This course is an introduction to the study of basic psychological processes offered to the first-semester undergraduate students of psychology. It is an introductory paper that gives an understanding of the field of psychology, scope, and multiple perspectives and disciplines that provide a holistic picture of human behaviour. Students will learn the key concepts, classic examples, and modern and practical applications of fundamental psychological theories, methods, and tools. Emphasis is on the basic psychological processes of personality, learning, consciousness, motivation and emotion. This course allows them to learn the basics and demonstrate the skills that a student needs to move on to the more specific and in-depth psychology courses that follow. 

Course Outcome

CO1: Explain fundamental concepts, principles, theoretical perspectives, and arguments from across a range of psychology content domains like learning, personality, motivation and emotion to various situations and contexts.

CO2: Critically evaluate the different schools of thought in psychology

CO3: Define the basic biological process that influences behavior

CO4: Analyze methods of scientific inquiry, evidence-based thinking, and critical thinking skills to psychological phenomena and examples of psychological science

Unit-1
Teaching Hours:15
History and Schools of Thought
 

In this unit, we will examine the history of Western psychological theorizing from its beginnings in ancient Greece, through to the schools and perspectives of psychology including Structuralism, Functionalism, Psychodynamic, Biological, Behavioristic, Gestalt, Cognitive, Cross-cultural, Humanistic and Evolutionary. The aim is both to build a familiarity with psychology’s intellectual origins and to foster an awareness of its many false steps, dead-ends, and alternative pathways to gain a better appreciation of the social, cultural, and, above all, psychological influences on the theorizing of psychologists. Students will be able to define psychology and understand what psychologists do and identify the major fields of study and theoretical perspectives within psychology and know their similarities and differences. In the end, students will be ale to gain a better appreciation of why contemporary psychology takes the shape it does, describe the evolution of psychology and the major pioneers in the field, identify the various approaches, fields, and subfields of psychology along with their major concepts and important figures and describe the value of psychology and possible careers paths for those who study psychology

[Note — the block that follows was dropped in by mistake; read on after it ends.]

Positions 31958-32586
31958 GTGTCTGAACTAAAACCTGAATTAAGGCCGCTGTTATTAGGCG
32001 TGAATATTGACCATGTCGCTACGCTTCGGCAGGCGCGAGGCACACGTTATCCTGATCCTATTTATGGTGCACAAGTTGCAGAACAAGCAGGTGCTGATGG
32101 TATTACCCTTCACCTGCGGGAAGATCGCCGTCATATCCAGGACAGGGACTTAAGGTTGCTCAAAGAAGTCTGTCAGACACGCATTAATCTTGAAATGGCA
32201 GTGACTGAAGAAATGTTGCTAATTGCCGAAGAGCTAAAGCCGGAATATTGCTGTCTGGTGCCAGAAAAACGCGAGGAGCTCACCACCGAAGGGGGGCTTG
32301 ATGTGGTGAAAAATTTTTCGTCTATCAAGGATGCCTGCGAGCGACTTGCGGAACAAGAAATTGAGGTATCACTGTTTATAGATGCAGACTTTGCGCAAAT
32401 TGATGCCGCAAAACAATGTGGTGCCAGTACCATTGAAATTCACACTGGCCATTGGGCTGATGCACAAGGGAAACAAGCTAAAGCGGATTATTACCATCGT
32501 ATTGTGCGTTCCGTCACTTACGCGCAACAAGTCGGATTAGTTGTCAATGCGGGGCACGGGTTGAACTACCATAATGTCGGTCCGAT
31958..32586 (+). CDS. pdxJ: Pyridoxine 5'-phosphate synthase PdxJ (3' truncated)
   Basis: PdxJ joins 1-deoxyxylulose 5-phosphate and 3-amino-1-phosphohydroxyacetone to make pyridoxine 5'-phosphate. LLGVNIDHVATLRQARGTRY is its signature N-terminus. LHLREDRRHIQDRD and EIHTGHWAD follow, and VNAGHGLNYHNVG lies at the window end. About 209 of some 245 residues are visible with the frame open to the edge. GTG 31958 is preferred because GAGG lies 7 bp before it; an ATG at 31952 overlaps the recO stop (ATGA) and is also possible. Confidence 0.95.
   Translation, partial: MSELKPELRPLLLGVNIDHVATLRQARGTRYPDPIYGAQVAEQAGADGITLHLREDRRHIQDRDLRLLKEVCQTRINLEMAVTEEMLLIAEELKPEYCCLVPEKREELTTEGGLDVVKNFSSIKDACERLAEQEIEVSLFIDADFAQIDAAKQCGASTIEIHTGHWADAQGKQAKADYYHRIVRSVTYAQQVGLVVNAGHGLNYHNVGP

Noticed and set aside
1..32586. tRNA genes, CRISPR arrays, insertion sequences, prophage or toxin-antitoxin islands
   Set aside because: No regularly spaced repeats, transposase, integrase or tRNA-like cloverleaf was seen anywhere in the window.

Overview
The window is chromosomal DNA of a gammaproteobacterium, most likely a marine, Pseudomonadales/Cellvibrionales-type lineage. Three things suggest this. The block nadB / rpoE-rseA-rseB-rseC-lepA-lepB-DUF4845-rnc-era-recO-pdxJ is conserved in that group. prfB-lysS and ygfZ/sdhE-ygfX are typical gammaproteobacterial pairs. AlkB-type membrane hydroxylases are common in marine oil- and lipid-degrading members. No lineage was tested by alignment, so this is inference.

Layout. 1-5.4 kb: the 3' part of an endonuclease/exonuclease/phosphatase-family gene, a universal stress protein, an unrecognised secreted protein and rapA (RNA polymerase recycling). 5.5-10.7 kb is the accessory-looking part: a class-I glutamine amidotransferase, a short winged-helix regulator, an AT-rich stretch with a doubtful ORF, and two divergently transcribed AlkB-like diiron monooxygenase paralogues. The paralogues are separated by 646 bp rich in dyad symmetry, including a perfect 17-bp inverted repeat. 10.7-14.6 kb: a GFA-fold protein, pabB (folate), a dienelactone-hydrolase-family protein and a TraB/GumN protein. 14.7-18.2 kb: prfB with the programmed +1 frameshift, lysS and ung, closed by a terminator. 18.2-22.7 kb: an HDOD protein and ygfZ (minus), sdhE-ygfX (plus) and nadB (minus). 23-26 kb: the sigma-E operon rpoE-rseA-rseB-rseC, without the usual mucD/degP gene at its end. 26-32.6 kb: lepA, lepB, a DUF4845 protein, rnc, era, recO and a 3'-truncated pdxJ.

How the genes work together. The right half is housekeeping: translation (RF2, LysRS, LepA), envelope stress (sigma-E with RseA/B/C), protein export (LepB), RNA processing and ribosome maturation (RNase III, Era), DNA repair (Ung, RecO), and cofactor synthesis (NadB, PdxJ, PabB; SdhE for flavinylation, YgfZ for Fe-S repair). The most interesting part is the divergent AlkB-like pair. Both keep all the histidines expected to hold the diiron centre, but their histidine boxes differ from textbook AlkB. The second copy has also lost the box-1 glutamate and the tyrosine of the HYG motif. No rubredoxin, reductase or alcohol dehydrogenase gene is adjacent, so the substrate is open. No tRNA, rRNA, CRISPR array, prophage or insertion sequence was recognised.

Unit-2
Teaching Hours:15
Biological basis of behaviour
 

Explain the biological perspective of psychology as it applies to the role of the nervous system and endocrine system in regard to behaviour and mental processes. Identify and describe the important structures of these systems. It is an introductory survey of the relationship between human behaviour and brain function. Discuss the interaction between biological factors and experience, methods and issues related to biological advances, develop an understanding of the influence of behaviour, cognition, and the environment on the bodily systems, and develop an appreciation of the neurobiological basis of psychological function and dysfunction. 

Laboratory Demonstration: Biofeedback/ EEG/ Eye-tracking

Unit-3
Teaching Hours:15
Learning